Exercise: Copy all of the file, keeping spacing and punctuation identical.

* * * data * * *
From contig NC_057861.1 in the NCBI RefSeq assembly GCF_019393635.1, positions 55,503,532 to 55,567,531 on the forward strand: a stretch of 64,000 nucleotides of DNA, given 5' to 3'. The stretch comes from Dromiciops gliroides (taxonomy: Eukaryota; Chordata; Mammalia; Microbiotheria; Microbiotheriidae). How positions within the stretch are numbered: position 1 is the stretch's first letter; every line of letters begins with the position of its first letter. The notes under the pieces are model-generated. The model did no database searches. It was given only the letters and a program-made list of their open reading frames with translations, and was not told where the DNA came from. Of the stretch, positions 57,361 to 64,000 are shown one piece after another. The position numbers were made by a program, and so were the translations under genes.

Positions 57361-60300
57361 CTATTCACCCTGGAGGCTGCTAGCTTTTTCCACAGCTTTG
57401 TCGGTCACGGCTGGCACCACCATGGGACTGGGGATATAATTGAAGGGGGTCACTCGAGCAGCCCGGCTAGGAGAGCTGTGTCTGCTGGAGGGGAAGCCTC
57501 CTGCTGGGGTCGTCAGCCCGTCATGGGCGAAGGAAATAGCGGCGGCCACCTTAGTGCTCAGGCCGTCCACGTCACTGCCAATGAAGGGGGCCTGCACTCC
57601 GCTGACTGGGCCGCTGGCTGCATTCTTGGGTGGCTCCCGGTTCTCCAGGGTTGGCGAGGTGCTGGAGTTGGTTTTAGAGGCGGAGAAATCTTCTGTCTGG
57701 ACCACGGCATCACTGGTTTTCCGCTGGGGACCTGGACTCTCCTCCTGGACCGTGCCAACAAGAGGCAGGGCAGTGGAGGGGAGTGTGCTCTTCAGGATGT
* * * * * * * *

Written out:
From contig NC_057861.1 in the NCBI RefSeq assembly GCF_019393635.1, positions 55,503,532 to 55,567,531 on the forward strand: a stretch of 64,000 nucleotides of DNA, given 5' to 3'. The stretch comes from Dromiciops gliroides (taxonomy: Eukaryota; Chordata; Mammalia; Microbiotheria; Microbiotheriidae). How positions within the stretch are numbered: position 1 is the stretch's first letter; every line of letters begins with the position of its first letter. The notes under the pieces are model-generated. The model did no database searches. It was given only the letters and a program-made list of their open reading frames with translations, and was not told where the DNA came from. Of the stretch, positions 57,361 to 64,000 are shown one piece after another. The position numbers were made by a program, and so were the translations under genes.

Positions 57361-60300
57361 CTATTCACCCTGGAGGCTGCTAGCTTTTTCCACAGCTTTG
57401 TCGGTCACGGCTGGCACCACCATGGGACTGGGGATATAATTGAAGGGGGTCACTCGAGCAGCCCGGCTAGGAGAGCTGTGTCTGCTGGAGGGGAAGCCTC
57501 CTGCTGGGGTCGTCAGCCCGTCATGGGCGAAGGAAATAGCGGCGGCCACCTTAGTGCTCAGGCCGTCCACGTCACTGCCAATGAAGGGGGCCTGCACTCC
57601 GCTGACTGGGCCGCTGGCTGCATTCTTGGGTGGCTCCCGGTTCTCCAGGGTTGGCGAGGTGCTGGAGTTGGTTTTAGAGGCGGAGAAATCTTCTGTCTGG
57701 ACCACGGCATCACTGGTTTTCCGCTGGGGACCTGGACTCTCCTCCTGGACCGTGCCAACAAGAGGCAGGGCAGTGGAGGGGAGTGTGCTCTTCAGGATGT